a Heart Centre Lucerne, Luzerner Kantonsspital, Luzern, Switzerland,
b Department of Radiology, Luzerner Kantonsspital, Luzern, Switzerland
c Division of Vascular Surgery, Luzerner Kantonsspital, Luzern, Switzerland
We report a 79-year-old woman with severe aortic stenosis and a concomitant abdominal aortic aneurysm. The patient underwent simultaneous percutaneous treatment of both entities in the hybrid operating room. Following this case report, we discuss the potential advantages and disadvantages of such procedures.
Keywords: endovascular aortic aneurysm repair, hybrid operating room, transcatheter aortic valve implatation
A 79-year-old woman was referred with severe, symptomatic (New York Heart Association grade III) aortic stenosis. Her mean transvalvular gradient was 42 mm Hg, the calculated aortic valve area was 0.8 cm2 and her left-ventricular ejection fraction was preserved. She also had persistent atrial fibrillation, a history of a cerebrovascular accident, diabetes and chronic kidney failure with a glomerular filtration rate of 30 ml/min/m2. Because of her age and comorbidities, the heart team decided to schedule the patient for transcatheter aortic valve implantation (TAVI). However, on routine preprocedural computed tomography, an infrarenal abdominal aortic aneurysm (AAA) with a diameter of 64 mm became evident. After interdisciplinary discussion with the vascular surgeons, the decision was made to treat both the aortic stenosis and the AAA in the hybrid operation room fully percutaneously via transfemoral access. The AAA was treated first owing to the risk of periprocedural hypertension and rupture of the aneurysm.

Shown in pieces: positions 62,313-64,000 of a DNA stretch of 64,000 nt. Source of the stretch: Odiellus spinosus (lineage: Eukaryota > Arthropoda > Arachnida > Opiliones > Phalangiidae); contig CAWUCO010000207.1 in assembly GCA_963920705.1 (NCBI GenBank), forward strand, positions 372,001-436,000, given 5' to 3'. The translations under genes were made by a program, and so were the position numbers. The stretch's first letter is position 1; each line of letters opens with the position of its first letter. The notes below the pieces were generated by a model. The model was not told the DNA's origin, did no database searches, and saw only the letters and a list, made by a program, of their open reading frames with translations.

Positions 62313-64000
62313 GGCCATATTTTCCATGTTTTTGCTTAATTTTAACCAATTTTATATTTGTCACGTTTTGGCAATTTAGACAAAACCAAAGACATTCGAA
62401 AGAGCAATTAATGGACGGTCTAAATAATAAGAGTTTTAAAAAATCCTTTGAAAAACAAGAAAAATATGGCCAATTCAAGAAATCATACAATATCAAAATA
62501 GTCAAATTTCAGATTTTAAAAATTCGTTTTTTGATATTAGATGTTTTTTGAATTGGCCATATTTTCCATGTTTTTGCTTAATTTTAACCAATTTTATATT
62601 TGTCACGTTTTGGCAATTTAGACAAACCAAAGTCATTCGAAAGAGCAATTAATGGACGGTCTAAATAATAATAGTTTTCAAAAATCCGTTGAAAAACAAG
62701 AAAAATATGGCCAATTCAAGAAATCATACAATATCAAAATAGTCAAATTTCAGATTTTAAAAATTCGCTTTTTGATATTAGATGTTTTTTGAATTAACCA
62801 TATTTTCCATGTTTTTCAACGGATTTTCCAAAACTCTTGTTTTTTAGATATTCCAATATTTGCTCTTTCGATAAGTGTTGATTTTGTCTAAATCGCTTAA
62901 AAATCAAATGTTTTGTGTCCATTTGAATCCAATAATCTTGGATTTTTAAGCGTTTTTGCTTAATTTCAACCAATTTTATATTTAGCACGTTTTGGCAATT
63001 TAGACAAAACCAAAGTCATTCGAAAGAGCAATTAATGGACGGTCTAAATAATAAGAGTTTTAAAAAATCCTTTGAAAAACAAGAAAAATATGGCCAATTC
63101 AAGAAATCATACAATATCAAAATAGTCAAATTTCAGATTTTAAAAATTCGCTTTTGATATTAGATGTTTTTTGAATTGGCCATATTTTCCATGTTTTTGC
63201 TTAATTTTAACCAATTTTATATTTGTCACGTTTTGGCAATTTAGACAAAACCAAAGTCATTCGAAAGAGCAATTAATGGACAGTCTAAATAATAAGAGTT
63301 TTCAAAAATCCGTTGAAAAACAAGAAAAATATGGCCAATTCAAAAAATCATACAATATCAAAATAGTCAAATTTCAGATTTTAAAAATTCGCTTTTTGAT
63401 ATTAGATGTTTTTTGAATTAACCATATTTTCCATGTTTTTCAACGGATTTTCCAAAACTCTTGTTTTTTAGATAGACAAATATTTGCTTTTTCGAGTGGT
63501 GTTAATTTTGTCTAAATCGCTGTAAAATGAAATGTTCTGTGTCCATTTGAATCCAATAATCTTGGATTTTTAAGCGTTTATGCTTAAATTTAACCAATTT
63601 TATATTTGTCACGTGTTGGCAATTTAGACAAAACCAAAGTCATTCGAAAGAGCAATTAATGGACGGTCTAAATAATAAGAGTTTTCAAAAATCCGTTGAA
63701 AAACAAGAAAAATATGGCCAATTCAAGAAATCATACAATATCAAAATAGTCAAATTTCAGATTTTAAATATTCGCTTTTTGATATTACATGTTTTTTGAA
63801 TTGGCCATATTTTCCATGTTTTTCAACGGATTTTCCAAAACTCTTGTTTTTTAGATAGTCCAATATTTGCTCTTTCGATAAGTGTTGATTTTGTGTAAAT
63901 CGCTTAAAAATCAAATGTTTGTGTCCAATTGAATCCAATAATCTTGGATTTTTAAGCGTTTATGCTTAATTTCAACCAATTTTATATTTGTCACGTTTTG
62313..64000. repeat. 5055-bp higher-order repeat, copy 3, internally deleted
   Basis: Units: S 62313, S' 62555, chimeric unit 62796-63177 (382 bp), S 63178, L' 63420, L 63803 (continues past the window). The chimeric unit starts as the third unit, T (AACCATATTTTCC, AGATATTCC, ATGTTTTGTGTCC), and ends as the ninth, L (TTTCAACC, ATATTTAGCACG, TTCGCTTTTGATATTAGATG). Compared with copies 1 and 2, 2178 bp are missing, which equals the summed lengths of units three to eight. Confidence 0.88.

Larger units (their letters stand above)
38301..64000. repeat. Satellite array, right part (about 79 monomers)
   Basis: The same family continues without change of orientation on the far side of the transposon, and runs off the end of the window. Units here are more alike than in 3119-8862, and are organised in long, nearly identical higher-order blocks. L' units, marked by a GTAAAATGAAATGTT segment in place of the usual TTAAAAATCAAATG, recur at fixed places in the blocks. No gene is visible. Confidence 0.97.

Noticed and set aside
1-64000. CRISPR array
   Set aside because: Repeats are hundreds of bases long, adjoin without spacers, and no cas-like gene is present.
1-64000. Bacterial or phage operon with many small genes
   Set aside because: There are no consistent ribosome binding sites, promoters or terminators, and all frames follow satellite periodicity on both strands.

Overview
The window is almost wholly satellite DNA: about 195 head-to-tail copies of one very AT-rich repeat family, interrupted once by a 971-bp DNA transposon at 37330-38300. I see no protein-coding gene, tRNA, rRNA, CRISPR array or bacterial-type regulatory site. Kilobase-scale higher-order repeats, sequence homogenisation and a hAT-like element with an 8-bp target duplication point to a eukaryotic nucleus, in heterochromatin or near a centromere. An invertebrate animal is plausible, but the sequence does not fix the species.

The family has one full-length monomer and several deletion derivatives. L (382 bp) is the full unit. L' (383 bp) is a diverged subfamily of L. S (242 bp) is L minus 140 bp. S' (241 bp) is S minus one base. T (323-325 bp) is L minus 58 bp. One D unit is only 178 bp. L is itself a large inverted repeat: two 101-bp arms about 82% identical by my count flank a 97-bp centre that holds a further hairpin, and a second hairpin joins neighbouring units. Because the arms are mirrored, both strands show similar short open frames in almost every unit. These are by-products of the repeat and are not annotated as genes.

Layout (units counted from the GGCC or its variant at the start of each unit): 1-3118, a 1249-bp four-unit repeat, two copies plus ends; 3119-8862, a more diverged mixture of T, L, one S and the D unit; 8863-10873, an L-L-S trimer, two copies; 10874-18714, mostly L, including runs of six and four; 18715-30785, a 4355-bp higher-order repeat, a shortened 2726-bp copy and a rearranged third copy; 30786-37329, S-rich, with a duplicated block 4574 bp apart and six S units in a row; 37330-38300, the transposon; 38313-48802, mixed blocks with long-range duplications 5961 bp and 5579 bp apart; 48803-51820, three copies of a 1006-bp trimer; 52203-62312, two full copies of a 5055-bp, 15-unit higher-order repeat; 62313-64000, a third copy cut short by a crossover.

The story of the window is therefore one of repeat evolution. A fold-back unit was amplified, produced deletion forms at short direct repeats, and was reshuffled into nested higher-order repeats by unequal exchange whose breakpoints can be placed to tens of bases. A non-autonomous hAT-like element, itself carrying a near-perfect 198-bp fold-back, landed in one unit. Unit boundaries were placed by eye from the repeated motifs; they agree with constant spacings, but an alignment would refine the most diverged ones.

Endovascular aortic aneurysm repair (EVAR) was performed after ultrasound-guided puncture of both common femoral arteries with an aortic-bifurcated endograft (Bolton Treo 36–80 mm, Terumo Aortic, Scotland, UK) prosthesis via an 18F sheath for the main body (fig. 1). Thereafter, transfemoral TAVI was performed with an ACURATE neo transcatheter heart valve in standard fashion through the aortic stent graft (fig. 2). The large 18F sheath required for TAVI was carefully advanced under fluoroscopy through the prosthesis to avoid dislodgement of the stent graft. Both procedures were successful, and access was closed using an 18F MANTA device (Essential Medical Inc., Malvern, Pennsylvania, USA, fig. 3) on both sides. However, a surgical cut-down was needed on one side because of ongoing bleeding. The duration of the procedure was 4 hours and 21 minutes, fluoroscopy time was 31 minutes and a total of 105 ml of contrast was administered. Her further in-hospital course was uneventful with stable kidney function. At 1-month follow-up, there was no endoleak (EVAR), no paravalvular leak and the mean transaortic gradient was 4 mm Hg (TAVI).